Video: Creating an N-Layer ASP.NET Application (Updated)

In this video tutorial I walk through the fundamentals of creating an N-Layer ASP.NET application.  What's "N-Layer" you ask?  N-Layer can be interpreted many different ways, but I generally use the term to mean separating presentation, business and data code into individual code layers.  Doing this allows code to be re-used throughout an application and prevents unnecessary clutter in ASP.NET code-behind classes.  This video covers creating presentation, business and data layers and also covers another layer I normally add to projects that I refer to as "Model".  The model layer contains data entity classes that are used to pass data between the different layers. 

If you're currently embedding all of your code directly in ASP.NET pages, this video will help get you started on the road to recovery.  I'm kidding of course, but if you want to build more re-useable and maintainable applications you'll want to segregate your code into different layers at a minimum.  Other types of architectures can certainly be applied as well.

View the Video


My article in asp.netPRO Magazine that compliments the video can be viewed here.

Thanks to Orcsweb for hosting my website ( and for giving me space to host videos!  If you're looking for a host I highly recommend them.  You won't find better service anywhere.

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  • Great video! 30 minutes covers everything. We need more videos like this, not just the Hello World video's using drag 'n drop. I have a couple of questions:

    1. Why not store the schema in the Model folder?
    2. Why bind the data tier to a webapp by using webconfigurationmanager and httpcontext?
    3. Why bother with an array, wouldn't it be better to just pass the generic list?

    Could you do a video where you have a totally different model from the database?

    Thanks again! Adding blog to favorites....

  • Glad you enjoyed the video. As far as your questions, if I stick the schema in the app_code folder it'll automatically generate a strongly-typed DataSet for me. While that's fine, it's not what I wanted to show here. I prefer a pure streaming approach where possible with small objects being passed between layers to keep overhead down to a minimum.

    As far as question 2, there are certainly different ways to handle that (such as the more generic ConfigurationManager...I probably should've used that actually) but, the goal was to keep it fairly simple. Trace listeners or writing to the event log could certainly be used instead of directly calling Trace.Warn(). Since I knew the video would already be fairly long I went with the quick approach. :-) I typically am working on Web apps or Web Service apps so HttpContext is always available...but to make it "truly" re-useable across maybe desktop apps then I'd certainly choose a different approach for logging errors. Since this was specifically for ASP.NET I went the route shown in the video though.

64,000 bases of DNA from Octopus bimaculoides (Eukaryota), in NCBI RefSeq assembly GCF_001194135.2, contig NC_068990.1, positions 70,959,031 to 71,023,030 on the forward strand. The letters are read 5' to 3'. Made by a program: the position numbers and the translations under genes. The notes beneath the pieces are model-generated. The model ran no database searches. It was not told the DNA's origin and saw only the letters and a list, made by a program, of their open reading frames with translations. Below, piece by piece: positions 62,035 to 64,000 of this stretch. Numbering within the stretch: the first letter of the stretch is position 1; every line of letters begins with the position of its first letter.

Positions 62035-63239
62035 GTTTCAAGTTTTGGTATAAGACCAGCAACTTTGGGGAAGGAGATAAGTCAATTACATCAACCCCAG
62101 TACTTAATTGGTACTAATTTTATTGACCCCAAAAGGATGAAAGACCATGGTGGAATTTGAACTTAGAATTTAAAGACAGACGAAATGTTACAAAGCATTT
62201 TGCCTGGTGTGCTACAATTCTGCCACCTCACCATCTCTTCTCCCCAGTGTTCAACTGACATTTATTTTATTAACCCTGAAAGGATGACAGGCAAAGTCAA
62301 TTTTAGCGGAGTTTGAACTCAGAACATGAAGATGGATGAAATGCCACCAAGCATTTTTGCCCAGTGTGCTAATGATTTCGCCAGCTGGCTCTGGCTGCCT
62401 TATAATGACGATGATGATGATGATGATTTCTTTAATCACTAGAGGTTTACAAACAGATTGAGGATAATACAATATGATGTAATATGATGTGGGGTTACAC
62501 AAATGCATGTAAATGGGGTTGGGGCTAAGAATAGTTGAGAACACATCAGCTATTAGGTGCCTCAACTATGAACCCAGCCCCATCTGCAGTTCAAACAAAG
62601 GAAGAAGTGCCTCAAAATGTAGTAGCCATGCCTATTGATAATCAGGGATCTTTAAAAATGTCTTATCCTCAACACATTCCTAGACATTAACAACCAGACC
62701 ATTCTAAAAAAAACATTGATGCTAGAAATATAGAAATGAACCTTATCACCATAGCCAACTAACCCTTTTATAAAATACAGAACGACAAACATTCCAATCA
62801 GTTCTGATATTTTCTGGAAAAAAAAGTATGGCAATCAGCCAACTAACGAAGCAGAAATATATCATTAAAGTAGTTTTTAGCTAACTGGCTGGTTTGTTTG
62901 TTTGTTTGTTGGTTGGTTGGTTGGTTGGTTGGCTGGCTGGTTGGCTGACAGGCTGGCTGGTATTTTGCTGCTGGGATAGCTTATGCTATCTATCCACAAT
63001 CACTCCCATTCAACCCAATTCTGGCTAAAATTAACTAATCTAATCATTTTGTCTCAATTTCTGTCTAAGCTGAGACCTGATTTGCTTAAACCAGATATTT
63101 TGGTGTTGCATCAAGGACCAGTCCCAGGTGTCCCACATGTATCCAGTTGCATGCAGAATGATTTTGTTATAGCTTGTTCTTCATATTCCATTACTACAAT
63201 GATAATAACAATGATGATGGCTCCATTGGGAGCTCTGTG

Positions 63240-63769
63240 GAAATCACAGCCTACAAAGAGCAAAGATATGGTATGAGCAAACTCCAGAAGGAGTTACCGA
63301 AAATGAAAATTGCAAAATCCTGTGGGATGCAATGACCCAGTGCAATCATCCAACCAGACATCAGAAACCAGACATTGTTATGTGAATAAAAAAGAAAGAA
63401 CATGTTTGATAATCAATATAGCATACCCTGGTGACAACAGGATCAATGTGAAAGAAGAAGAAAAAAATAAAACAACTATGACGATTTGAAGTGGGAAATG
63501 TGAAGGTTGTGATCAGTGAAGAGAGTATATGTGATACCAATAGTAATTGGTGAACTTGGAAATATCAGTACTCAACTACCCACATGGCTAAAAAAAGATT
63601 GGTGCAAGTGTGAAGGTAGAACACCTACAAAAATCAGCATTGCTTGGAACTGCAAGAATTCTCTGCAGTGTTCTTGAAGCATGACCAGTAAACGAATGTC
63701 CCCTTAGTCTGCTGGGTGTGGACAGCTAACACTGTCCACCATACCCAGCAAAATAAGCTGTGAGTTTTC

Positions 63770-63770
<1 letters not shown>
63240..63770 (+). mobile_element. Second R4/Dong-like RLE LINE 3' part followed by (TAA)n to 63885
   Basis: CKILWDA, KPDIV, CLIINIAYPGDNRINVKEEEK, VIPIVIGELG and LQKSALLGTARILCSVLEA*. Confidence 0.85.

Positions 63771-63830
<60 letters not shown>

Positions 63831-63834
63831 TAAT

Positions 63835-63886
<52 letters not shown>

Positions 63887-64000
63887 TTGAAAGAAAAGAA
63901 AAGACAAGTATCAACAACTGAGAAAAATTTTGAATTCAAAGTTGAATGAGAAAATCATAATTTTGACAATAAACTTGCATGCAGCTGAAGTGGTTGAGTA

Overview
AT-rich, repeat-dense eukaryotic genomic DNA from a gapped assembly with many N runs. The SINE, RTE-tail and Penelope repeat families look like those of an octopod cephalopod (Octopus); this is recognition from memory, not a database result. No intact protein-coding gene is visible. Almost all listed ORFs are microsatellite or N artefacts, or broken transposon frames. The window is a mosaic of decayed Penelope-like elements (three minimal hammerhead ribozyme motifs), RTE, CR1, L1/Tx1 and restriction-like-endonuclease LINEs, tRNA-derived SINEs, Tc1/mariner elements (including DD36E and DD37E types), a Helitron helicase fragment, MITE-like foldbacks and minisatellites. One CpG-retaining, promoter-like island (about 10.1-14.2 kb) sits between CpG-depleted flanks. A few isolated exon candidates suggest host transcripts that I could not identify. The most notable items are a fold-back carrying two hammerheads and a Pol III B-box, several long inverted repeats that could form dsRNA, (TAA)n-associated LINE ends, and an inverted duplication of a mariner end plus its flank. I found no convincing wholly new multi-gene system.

For the List, that would be fine to return of course, but I prefer to keep the overhead of objects passed between the layers as minimal as possible. Just a personal choice. If I knew the collection would have to be increased potentially then I'd pass the List.

  • Nice..concise and to the point. Helpful for newbies.

  • Why the video can't be downloaded?

  • You can download it. Once on the video page, right-click on the view in media player link and select Save Target As. That will let you download it to your machine.

  • Thanks for a great video.
    I'm starting off a small project with this methods right away.

    A little question though:
    When creating my .cs-file from the .xsd the .cs-file wants to be set as a partial class below the .xsd (unless I set the output directory). As far as i can see I have used the same parameters as you do in the video (apart from setting a fully qualified namespace which you pointed out). Is there any special setup or any occasions where this is supposed to happen?

  • Hi Dan,
    This is the best Video I have ever seen in his category. Please post more video in some advance level.

  • Great video. One question. How would you bind the list of customers from the aspx codebehind to a gridview?

  • I would normally just use the ObjectDataSource to bind the list of customers returned from the business layer. But, you could always write code to assign them to the GridView's DataSource property and then call DataBind().

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